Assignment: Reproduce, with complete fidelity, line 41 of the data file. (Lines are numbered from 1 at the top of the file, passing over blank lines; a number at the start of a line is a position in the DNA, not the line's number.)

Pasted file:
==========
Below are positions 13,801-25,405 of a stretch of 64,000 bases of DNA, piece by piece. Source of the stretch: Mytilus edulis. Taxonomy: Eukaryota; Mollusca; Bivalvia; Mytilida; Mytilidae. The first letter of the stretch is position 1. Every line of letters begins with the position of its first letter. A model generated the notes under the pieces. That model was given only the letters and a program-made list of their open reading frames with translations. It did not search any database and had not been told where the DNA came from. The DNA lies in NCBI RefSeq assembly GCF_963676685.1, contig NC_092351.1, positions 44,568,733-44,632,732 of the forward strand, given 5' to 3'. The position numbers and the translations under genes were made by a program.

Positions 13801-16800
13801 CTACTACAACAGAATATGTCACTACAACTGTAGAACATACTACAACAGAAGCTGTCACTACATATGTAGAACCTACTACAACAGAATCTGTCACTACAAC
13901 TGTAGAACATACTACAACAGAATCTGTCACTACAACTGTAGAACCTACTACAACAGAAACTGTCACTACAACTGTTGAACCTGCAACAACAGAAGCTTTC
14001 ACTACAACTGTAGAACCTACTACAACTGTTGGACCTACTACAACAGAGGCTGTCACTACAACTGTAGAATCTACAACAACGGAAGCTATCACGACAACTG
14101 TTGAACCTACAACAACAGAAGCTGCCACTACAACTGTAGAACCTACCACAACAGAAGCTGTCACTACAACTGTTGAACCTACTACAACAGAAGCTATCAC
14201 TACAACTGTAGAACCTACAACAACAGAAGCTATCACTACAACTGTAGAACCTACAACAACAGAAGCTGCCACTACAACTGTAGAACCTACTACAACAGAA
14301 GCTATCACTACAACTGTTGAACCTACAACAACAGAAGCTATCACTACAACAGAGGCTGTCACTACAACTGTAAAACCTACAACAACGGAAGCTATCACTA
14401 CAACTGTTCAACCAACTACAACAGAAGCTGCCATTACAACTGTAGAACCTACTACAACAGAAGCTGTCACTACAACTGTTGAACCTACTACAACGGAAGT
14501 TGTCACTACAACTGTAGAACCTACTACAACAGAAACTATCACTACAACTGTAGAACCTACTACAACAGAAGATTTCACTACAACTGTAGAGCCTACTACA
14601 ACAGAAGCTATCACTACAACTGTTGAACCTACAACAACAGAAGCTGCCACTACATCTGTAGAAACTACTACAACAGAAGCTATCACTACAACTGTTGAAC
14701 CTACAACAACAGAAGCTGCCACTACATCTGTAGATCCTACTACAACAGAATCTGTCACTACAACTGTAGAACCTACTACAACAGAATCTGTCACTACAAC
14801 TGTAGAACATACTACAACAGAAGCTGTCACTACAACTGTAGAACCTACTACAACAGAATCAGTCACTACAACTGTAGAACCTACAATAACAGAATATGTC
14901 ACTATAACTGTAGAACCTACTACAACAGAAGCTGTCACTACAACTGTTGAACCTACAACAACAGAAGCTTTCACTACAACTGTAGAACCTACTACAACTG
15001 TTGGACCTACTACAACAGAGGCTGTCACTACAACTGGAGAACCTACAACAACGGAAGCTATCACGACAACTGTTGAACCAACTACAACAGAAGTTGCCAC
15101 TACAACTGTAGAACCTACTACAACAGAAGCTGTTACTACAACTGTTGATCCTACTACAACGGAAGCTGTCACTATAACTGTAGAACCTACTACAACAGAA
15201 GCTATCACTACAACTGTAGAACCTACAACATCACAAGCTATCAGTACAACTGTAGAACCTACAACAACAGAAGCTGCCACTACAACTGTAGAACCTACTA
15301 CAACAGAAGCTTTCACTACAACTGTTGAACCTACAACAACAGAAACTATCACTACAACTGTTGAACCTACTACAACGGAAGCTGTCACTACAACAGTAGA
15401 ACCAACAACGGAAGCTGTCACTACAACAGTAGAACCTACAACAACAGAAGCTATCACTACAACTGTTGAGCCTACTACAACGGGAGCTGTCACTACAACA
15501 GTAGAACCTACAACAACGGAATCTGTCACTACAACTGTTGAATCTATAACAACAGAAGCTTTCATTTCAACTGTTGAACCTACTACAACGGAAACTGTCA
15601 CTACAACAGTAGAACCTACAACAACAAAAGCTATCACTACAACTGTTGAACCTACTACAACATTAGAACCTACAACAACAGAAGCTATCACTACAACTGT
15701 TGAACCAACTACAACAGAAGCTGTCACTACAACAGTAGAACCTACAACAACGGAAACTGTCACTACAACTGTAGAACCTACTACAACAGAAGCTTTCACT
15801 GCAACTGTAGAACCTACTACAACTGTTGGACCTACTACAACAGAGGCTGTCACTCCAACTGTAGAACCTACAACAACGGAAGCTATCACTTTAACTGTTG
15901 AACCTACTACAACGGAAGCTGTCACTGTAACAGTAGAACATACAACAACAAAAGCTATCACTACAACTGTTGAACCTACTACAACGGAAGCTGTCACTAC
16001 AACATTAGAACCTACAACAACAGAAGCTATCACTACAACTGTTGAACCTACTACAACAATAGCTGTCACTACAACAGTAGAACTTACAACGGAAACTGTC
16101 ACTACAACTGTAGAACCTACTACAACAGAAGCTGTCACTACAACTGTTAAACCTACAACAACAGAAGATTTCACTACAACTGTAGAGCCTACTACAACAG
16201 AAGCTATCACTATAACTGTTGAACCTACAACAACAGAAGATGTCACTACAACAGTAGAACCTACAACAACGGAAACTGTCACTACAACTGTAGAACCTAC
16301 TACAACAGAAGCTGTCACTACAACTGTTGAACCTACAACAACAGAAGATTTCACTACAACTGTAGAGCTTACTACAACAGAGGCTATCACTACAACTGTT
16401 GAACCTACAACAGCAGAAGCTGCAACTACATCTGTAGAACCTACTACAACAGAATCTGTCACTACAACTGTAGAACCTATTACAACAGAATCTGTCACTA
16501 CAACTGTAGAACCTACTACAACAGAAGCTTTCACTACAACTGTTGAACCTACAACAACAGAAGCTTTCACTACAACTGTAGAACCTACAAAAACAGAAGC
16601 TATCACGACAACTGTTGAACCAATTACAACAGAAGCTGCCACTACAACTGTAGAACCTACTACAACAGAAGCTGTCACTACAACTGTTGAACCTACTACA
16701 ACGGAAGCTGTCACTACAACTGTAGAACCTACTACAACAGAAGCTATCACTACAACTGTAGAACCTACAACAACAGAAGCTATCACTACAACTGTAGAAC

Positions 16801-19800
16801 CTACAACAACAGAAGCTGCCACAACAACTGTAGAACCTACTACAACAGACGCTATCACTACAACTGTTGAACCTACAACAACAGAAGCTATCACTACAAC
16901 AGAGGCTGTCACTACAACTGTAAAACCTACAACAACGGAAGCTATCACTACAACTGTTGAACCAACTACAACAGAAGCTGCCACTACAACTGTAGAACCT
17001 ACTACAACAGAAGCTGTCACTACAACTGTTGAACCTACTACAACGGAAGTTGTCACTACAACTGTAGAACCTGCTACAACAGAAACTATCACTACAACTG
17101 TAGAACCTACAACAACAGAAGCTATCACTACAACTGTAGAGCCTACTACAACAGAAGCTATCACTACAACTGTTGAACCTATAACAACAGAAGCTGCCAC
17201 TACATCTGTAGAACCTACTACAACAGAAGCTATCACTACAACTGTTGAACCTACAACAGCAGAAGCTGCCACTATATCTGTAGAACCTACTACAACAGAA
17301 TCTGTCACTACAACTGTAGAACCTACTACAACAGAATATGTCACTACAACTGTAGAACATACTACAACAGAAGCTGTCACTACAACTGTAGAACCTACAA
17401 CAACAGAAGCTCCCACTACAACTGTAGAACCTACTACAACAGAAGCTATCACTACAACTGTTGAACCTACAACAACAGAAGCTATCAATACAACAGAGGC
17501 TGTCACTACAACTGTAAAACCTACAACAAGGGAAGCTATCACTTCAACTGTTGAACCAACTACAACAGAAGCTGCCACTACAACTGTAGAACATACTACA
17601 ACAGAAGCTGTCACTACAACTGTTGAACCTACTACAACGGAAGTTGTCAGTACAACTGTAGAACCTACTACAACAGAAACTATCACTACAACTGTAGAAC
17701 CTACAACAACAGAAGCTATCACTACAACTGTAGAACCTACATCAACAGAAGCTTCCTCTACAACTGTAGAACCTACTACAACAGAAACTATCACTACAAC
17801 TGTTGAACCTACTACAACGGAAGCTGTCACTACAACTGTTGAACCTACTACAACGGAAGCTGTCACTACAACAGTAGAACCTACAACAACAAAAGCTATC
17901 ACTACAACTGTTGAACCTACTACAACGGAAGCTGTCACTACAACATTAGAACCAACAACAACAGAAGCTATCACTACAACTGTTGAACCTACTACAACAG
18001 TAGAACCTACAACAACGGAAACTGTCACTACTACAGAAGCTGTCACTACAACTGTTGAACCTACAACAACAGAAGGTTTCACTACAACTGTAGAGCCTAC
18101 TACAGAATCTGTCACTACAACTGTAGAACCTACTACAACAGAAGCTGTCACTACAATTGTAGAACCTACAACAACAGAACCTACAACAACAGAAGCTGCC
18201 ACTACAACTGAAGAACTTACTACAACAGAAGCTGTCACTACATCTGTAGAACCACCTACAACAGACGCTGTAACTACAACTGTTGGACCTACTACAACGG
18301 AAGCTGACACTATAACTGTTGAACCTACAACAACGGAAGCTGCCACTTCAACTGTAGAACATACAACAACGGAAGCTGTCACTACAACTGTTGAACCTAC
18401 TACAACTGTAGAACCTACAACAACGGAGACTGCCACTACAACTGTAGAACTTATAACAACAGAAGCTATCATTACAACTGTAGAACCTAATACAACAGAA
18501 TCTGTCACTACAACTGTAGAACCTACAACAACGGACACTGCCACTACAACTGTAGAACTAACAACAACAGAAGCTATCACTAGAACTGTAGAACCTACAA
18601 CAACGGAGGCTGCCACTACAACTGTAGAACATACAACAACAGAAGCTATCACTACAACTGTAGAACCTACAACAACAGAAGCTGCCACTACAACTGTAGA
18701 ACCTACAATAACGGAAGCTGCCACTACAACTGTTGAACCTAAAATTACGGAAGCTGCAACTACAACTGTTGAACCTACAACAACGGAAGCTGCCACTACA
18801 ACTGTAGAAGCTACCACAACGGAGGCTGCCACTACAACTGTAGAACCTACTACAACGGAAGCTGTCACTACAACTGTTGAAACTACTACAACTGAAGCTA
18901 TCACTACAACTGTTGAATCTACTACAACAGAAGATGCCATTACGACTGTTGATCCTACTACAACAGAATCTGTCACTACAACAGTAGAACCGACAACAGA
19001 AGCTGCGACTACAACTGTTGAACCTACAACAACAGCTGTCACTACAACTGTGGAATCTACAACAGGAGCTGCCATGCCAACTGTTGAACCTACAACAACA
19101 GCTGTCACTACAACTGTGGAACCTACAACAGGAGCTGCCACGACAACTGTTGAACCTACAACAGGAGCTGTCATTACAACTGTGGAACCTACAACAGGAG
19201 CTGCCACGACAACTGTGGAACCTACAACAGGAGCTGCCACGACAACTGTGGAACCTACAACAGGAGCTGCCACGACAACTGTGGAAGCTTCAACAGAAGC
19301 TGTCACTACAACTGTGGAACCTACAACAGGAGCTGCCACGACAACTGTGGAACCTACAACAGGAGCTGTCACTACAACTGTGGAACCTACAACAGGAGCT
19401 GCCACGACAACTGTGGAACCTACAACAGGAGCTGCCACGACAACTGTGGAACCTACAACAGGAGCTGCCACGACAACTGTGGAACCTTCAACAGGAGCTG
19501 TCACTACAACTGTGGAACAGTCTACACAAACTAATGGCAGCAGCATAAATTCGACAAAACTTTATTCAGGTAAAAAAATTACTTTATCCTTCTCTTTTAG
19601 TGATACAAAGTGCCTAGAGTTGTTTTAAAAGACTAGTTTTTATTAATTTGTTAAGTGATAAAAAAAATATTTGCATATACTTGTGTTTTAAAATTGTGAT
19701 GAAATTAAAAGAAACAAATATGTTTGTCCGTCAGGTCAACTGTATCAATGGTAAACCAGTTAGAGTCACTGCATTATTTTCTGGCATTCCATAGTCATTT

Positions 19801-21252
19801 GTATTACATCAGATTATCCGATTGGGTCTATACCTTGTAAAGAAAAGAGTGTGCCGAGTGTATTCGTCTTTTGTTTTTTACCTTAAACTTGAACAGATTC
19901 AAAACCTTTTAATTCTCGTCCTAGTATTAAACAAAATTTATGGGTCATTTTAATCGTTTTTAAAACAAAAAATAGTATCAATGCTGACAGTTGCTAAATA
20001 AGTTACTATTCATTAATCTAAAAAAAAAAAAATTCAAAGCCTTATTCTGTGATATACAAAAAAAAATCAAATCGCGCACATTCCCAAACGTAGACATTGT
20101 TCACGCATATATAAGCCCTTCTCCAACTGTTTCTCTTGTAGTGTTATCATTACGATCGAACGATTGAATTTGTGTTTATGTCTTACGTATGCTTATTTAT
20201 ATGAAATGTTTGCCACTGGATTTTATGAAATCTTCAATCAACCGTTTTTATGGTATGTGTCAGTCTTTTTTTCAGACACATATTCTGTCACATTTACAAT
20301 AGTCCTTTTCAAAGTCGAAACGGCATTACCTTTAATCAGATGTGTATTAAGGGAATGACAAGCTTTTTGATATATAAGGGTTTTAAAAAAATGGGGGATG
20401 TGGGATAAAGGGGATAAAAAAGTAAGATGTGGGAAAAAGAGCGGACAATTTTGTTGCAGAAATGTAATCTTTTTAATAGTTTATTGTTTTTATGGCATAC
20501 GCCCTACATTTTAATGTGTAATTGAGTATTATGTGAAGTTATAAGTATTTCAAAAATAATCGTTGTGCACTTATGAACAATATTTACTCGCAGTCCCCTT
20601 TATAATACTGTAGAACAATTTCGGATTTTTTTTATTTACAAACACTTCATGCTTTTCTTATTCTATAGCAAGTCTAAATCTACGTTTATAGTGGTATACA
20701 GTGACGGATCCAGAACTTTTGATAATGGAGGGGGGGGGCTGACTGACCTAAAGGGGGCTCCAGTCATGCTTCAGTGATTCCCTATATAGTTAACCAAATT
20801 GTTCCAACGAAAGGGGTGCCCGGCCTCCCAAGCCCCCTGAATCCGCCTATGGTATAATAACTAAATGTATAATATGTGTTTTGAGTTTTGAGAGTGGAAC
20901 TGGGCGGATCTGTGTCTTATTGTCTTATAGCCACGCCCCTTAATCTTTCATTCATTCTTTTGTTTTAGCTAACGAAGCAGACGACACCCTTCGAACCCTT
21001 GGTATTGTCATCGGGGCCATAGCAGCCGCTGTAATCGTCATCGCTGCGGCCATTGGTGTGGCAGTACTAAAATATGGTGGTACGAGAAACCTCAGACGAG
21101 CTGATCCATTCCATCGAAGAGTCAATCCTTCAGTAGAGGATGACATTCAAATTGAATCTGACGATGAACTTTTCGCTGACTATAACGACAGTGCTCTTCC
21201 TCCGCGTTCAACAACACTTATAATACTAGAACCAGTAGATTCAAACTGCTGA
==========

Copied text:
17501 TGTCACTACAACTGTAAAACCTACAACAAGGGAAGCTATCACTTCAACTGTTGAACCAACTACAACAGAAGCTGCCACTACAACTGTAGAACATACTACA